Will appointment of new DOJ AG bring major whistleblowing changes?

All eyes in the False Claims Act whistleblower world are on William Barr.

And for good reason. Barr is now the highest legal authority in the U.S. Department of Justice, and he is hardly a blank slate when it comes to his expressed views concerning the federal government’s criminal whistleblower program.

Those stated views over many years, in a nutshell: not impressed.

In fact, the AG – who also held that post under President George H.W. Bush – is a compendium of anti-whistleblower quotes that are almost virulent in nature. Barr once called whistleblower legislation and personal fraud recoveries for whistleblowers an “abomination.” He unsuccessfully led a charge to find whistleblower law unconstitutional 30 years ago. And he is on record stating that whistleblowers are “interested only in money, not in the faithful execution of the laws.”

That worries whistleblower advocates, who point to protracted program success that has spotlighted wide-ranging government fraud and secured huge taxpayer recoveries. Reportedly, FCA qui tam whistleblowers have played a direct role in helping federal officials claw back nearly $60 billion from fraudulent actors since 1986.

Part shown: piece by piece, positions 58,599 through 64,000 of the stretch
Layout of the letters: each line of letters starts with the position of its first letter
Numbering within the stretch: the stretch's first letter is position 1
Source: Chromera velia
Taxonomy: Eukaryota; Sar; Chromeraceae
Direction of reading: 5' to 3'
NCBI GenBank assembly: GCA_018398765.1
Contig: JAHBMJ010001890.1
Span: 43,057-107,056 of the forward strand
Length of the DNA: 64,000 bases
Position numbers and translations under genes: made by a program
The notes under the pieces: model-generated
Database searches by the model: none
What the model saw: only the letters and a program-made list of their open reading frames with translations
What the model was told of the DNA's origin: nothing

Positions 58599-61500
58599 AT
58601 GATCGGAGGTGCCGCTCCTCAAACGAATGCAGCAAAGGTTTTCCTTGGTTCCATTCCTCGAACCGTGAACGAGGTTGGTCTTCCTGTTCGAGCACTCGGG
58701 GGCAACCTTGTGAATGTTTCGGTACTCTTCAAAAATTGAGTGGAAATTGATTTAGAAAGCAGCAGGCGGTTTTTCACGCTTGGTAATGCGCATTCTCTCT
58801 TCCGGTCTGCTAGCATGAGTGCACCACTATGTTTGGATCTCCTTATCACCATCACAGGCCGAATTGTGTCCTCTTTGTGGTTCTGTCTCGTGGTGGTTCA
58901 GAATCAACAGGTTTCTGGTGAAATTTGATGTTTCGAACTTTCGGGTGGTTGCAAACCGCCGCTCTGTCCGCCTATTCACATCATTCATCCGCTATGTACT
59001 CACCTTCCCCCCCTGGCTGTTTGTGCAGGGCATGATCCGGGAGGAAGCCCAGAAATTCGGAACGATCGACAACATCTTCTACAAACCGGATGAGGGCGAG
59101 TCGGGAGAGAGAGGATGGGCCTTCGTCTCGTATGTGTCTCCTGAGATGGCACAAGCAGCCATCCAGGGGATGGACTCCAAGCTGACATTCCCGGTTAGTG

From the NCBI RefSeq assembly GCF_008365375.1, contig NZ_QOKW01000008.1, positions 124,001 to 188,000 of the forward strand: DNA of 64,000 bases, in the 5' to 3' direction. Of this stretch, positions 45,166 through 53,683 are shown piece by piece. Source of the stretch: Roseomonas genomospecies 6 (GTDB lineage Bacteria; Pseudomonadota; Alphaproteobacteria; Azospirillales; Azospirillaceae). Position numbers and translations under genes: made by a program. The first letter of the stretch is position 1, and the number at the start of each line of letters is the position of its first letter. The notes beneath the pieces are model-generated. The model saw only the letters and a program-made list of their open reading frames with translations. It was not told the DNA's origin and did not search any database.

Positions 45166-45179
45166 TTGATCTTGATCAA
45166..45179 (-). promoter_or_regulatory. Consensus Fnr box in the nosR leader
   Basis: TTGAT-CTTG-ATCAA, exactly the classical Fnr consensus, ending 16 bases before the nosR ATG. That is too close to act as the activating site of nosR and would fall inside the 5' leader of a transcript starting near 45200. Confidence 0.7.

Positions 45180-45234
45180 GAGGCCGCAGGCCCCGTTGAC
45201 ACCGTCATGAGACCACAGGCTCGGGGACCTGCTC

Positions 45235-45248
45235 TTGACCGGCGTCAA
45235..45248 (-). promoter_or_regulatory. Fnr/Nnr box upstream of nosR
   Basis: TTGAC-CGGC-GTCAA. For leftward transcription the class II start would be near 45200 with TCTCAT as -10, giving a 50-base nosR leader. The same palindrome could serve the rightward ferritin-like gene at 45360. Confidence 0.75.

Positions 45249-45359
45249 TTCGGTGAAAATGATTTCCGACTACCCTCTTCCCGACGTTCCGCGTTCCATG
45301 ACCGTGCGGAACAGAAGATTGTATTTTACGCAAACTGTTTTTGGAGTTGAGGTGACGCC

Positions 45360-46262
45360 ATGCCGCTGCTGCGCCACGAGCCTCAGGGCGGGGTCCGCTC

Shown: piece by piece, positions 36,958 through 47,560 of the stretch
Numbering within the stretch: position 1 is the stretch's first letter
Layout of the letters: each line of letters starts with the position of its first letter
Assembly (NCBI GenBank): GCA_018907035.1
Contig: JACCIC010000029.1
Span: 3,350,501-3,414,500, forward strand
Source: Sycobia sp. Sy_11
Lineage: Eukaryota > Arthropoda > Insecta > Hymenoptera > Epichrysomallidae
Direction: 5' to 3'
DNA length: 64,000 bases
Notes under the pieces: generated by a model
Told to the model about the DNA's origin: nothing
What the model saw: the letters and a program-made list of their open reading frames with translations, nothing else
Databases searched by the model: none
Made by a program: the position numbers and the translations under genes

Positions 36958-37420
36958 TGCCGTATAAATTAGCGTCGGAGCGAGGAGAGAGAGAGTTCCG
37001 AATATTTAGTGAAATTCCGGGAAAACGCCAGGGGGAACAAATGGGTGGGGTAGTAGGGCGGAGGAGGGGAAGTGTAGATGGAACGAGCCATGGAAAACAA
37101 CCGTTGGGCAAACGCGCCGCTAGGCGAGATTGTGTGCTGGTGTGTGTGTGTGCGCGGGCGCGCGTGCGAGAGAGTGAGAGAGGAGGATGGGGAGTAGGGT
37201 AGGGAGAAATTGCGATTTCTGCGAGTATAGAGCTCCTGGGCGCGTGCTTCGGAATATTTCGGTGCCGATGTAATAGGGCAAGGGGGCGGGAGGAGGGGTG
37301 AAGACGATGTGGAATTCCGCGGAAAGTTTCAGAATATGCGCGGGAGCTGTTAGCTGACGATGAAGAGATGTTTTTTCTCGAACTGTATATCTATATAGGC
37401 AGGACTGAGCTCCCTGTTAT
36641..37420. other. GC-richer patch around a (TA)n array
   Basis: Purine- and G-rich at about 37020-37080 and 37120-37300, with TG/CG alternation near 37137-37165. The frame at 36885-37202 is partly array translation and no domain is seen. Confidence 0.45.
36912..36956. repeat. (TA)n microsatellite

Whistleblowers say that such statistics spell a string of documented successes so impressive that Barr should be forced to rethink his stated views, if in fact he still holds them. They argue that any erosion in the program would likely deter individuals with valuable information from coming forward and increase opportunities for wrongdoing.

Hopeful optimism exists that Barr will see the DOJ’s whistleblowing program for the demonstrated success it is.

“I expect Barr now will understand that the actual legal experience with the law is very different than what he predicted in 1989,” says one prominent whistleblower supporter.